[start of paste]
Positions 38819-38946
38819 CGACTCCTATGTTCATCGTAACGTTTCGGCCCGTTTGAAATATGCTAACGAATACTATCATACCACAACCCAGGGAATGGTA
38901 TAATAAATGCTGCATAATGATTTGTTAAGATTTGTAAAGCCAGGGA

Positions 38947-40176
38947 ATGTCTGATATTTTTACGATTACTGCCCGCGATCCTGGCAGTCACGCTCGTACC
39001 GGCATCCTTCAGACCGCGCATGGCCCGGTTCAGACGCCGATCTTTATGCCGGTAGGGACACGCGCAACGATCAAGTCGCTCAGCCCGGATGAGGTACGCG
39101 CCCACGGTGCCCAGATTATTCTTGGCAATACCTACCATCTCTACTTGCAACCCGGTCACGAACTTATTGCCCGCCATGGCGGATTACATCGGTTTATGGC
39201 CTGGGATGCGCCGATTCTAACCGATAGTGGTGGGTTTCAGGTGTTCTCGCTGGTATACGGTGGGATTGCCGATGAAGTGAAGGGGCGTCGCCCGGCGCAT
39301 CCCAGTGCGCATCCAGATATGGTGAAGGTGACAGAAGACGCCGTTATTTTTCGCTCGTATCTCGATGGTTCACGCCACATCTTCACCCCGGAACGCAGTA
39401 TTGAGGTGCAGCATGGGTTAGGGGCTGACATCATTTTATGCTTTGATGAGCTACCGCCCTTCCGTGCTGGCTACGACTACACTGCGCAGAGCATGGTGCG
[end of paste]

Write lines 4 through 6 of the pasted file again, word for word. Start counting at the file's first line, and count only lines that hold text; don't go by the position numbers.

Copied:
Positions 38947-40176
38947 ATGTCTGATATTTTTACGATTACTGCCCGCGATCCTGGCAGTCACGCTCGTACC
39001 GGCATCCTTCAGACCGCGCATGGCCCGGTTCAGACGCCGATCTTTATGCCGGTAGGGACACGCGCAACGATCAAGTCGCTCAGCCCGGATGAGGTACGCG